Digital enforcement will do its thing, and it is underway. Yet on the eve of a European election, deep structural problems are urgently on the table for the incoming 2024-29 Commission. The European Commission has tasked two former Italian prime ministers, Mario Draghi and Enrico Letta, to report on competitiveness and progress towards the Single Market, respectively. Their reports will inevitably discuss the causes of Europe’s fragmentation – its multitude of languages, cultures, rules, financial markets, capital markets, and economic trajectories – and what can be done to reduce those barriers and address our ‘competitiveness crisis’ (Schnabel 2024). The reports are also expected to highlight the need for massive ramp-up of investment in multiple strategic sectors, to promote green transition and digitalisation, to increase Europe’s resilience in the global economy, and curb de-industrialisation.

The future demands and scope of these investments will be unprecedented. While Europe has experience with large-scale government spending, both historically and with the pandemic and its aftermath (e.g. the EU Recovery and Resilience Facility), calls for state-led investment are now much more expansive. The confluence of post-pandemic emergencies and the waning of the Washington Consensus have created a further sense of urgency in two dimensions. First, a global resurgence of economic interest in the design of appropriate industrial policies (e.g. Juhász et al. 2022); and second, a significant pivot in the US away from the traditional aversion to the state playing a role in markets (Armstrong and Wu 2024). What does this all mean for Europe, and the role of competition policy?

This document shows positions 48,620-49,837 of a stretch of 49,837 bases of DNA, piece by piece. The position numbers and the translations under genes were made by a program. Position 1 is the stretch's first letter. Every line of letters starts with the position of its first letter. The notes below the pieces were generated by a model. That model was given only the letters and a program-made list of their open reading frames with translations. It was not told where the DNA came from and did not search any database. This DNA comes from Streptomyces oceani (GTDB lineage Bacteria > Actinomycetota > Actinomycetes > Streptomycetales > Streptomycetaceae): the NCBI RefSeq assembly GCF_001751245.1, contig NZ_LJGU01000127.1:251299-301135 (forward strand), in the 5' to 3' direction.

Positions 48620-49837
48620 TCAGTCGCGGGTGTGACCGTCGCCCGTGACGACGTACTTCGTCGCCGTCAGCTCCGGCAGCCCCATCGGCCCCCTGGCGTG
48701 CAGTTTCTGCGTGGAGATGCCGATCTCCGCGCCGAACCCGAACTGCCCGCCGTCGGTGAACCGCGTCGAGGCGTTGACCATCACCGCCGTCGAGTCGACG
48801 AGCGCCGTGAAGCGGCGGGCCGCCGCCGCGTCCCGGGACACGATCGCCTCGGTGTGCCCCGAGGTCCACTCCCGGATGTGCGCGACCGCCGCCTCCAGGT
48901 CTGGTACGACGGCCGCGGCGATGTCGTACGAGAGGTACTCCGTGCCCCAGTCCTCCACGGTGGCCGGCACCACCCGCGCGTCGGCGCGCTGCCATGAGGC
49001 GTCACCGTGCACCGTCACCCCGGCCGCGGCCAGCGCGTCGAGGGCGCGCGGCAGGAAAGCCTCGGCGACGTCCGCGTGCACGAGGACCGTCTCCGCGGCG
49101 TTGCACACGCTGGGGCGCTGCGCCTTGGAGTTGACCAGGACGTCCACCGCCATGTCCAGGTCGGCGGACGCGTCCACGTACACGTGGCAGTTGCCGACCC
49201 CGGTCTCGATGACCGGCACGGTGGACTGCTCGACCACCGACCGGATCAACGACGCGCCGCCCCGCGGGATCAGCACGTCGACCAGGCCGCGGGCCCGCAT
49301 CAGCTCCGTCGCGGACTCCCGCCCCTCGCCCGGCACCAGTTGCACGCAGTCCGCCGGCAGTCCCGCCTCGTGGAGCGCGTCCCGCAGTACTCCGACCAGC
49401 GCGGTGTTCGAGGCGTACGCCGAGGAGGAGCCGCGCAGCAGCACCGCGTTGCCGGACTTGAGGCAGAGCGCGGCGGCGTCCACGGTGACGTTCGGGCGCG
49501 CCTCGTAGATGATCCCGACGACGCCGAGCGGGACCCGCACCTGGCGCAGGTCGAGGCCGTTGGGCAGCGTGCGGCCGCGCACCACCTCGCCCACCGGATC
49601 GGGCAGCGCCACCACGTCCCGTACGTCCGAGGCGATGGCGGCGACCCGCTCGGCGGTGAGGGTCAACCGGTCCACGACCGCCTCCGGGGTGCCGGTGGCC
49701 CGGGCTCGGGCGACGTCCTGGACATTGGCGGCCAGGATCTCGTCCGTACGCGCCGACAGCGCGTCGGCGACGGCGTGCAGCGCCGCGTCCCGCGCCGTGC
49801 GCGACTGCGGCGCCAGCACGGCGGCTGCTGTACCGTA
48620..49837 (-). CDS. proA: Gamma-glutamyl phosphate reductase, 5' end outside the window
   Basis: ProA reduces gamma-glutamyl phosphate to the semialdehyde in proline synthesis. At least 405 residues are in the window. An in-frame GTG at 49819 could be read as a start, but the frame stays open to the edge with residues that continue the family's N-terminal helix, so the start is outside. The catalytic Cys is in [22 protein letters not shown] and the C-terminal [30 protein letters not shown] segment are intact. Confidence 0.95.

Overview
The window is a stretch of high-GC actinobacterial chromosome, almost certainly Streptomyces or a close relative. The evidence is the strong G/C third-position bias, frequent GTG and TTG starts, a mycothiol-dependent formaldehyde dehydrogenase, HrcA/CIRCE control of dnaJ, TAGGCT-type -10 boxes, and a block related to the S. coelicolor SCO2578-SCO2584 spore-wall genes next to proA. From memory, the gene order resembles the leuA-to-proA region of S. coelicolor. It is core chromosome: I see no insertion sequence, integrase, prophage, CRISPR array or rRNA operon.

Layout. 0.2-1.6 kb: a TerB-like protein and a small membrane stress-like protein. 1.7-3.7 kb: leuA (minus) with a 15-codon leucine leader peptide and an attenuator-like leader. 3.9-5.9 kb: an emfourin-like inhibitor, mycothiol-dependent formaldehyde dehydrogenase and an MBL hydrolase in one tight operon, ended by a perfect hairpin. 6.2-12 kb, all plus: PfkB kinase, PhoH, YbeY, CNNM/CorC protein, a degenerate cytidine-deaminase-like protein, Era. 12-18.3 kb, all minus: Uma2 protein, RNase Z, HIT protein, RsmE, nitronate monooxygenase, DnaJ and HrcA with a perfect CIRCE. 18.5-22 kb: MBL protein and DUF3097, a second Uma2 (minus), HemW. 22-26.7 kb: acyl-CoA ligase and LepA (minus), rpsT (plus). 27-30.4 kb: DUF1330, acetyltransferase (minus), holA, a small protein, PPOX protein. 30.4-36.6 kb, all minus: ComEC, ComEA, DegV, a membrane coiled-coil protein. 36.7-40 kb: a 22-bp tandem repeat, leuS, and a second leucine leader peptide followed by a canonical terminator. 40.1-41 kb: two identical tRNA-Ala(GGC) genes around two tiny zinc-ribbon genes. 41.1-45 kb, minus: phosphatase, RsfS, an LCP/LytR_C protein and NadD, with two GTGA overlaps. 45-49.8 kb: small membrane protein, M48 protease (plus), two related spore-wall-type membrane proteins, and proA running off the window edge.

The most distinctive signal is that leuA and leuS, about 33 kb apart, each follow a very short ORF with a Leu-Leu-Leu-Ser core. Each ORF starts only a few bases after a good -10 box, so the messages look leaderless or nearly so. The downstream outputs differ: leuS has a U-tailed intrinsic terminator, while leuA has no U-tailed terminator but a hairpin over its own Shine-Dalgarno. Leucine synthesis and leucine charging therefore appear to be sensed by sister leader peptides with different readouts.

The ‘New Industrial Policy’

Industrial policy has returned as a major object of interest, with a proliferation of new thinking over the last five years by academics and practitioners (Rodrik et al. 2023). Questions around industrial policy have turned from ‘whether’ (i.e. ‘should governments carry out industrial policy?’) to ‘how’ (‘how should industrial policy be carried out?’). A recent wave of research, the ‘New Economics of Industrial Policy’, has generated more nuanced views, and nascent work is tempering historical concerns that industrial policies are necessarily harmful: because ‘losers pick governments’, and state support necessarily produces ‘zombie companies’ – inefficient national champions. While these risks are real, recent empirical work has also established key episodes where industrial strategies likely “shifted resources in the desired direction, often producing large long-term effects in the structure of economic activity” (Juhász et al. 2023).